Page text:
tv At This Hour With Kate Bolduan CNN October 28, 2021 8:00am-9:00am PDT
get started with a great offer and ask how you can add comcast business securityedge. plus for a limited time, ask how to get a $500 prepaid card when you upgrade. call today. i'm kate bolduan. president biden wrapped up a meeting on the hill and unveiled details of the latest version of his massive spending bill he proposes of $1.75 trillion. a trip to the hill to pitch that and to try to save his domestic agenda. in just minutes, president biden will be delivering rashings at the white house on the state of
strong case in the affirmative for what's in this package, not what was cut out of the package. he originally asked for $3.5 trillion, lost priorities like two years of free community college for everyone in america, lost the paid leave program, which even as late as last week he thought would survived in reduced form. he's going to talk about $1.75 trillion of investments in education, universal precare, expanded pell grants, health care, strengthen obamacare, strengthened medicare through additional dental benefits, in children, expanded child tax credit, housing, new money for affordable housing, and climate change as he goes to this meeting in glasgow for worldwide efforts to combat climate change, more than half a trillion dollars in investments in curbing climate change. not everything he wanted, but as the white house chief of staff said today in real dollars twice
keep our eye on the white house. manu raju is standing by with the latest. you've got some great reporting on what came out, what was said inside that meeting with joe biden. tell me what you're learning. >> reporter: right now there is a high stakes game of chicken between the speaker, nancy pelosi, and progressives in her own caucus over the president's infrastructure plan. pelosi, i am told, made very clear she plans to put that infrastructure plan on the house floor today. that of course already passed the senate. if it were to be approved by the house today, it would go straight to joe biden's desk. but there is a problem. the progressives are threatening to taint this bill, to vote no because of their concerns that that larger package will not go through congress because they don't trust kyrsten sinema and joe manchin to ultimately vote for this bill. they say this framework agreement is simply not enough for them. so i'm told behind closed doors pelosi told her caucus, quote, don't embarrass the president as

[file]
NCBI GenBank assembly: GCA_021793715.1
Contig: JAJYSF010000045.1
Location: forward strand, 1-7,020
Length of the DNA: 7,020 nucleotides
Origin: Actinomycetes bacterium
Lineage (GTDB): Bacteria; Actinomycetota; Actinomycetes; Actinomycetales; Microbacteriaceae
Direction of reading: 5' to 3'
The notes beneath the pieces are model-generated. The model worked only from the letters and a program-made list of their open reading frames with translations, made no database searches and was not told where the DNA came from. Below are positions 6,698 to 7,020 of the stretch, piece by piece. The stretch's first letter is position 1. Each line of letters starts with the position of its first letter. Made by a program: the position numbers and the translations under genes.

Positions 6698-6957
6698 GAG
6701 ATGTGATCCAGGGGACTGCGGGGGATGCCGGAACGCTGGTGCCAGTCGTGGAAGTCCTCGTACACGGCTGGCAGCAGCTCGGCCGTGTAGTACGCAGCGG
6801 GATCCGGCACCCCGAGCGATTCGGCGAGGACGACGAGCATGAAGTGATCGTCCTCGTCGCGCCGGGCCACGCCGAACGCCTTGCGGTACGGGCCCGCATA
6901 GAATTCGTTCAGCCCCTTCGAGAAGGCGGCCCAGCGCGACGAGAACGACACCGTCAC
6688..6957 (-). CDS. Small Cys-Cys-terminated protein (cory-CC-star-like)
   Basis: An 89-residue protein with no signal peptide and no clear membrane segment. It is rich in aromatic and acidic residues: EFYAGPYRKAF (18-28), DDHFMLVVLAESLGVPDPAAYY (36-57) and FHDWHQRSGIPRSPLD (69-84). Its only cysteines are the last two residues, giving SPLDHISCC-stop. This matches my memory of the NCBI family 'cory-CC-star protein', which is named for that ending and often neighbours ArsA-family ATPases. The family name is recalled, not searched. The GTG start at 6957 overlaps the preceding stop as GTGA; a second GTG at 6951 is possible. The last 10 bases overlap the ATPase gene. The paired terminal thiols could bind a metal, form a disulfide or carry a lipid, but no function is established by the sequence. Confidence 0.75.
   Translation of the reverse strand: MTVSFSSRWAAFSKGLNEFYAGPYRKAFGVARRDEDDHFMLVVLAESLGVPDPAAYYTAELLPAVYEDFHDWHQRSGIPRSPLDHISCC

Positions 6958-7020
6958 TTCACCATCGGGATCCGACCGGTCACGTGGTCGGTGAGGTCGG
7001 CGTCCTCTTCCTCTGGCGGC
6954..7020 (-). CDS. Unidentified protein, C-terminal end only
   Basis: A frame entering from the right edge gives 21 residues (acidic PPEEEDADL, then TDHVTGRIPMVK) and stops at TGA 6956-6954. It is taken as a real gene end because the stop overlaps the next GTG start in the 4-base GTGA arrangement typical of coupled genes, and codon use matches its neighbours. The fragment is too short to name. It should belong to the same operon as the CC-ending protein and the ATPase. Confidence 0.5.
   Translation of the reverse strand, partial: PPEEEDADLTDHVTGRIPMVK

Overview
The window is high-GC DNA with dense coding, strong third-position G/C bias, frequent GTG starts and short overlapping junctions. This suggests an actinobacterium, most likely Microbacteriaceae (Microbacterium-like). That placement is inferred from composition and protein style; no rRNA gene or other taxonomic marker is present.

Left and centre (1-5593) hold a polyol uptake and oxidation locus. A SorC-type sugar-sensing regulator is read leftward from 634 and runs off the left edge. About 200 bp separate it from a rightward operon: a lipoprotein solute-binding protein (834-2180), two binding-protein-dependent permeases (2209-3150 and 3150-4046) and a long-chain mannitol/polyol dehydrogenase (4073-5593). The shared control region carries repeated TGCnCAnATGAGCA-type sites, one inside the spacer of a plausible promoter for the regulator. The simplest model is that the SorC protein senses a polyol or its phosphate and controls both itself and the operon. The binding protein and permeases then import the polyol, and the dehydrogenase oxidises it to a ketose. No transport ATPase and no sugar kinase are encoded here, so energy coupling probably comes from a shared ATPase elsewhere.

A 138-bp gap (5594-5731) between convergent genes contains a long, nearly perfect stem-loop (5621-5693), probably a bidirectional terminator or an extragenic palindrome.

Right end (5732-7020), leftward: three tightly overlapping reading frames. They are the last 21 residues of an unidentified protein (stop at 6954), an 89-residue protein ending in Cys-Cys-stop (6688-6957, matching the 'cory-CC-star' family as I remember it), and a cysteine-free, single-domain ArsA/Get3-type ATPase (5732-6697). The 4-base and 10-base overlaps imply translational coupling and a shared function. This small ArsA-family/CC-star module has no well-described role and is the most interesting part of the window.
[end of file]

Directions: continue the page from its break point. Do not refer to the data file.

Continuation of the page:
he's going overseas and vote down this infrastructure bill. and she went further. she said she would put this bill on the floor and leave the vote open, try to force members to get behind this ultimately. now, she got some pushback by the congressman from illinois who said about manchin and sinema? she responded, look, take the president at his word. he said he's going to get this bill through. listen to him, and ultimately this will get passed because of the work he's done with those two moderates. is that enough to convince the progressives? i heard going into today there are about 55 house progressives who are threatening to vote against the bill because that larger package is not moving at the same time. emerging from this caucus meeting, pramila jayapal, the leader of the progressive caucus, she said she would vote against this if it were to come for a vote today, the infrastructure bill, and she said no minds have really changed in that room. nevertheless, pelosi said in that room, kate, the vote is
going to happen today. a number of members stood up and cheered and said, "vote, vote, quote," but some members sat down and didn't vote. there's little margin for error for the president to get this done, and given we don't expect many republicans to vote for this infrastructure bill, they can't afford to lose that many to get the narrower package through. a lot of questions, kate, about what's going to happen here. the question is does pelosi punt on the infrastructure bill or do the progressives cave? we'll see in the coming hours. >> this comes down to a fundamental issue that has been the same since the beginning that you just hit on -- trust. a lack of trust all around within the democratic party on the hill. but it all seems to be coming to a head in this moment. let's bring in kaitlan collins live in rome where the president will be traveling after his speech. kaitlan, i'm wondering if this is an either/or now, since biden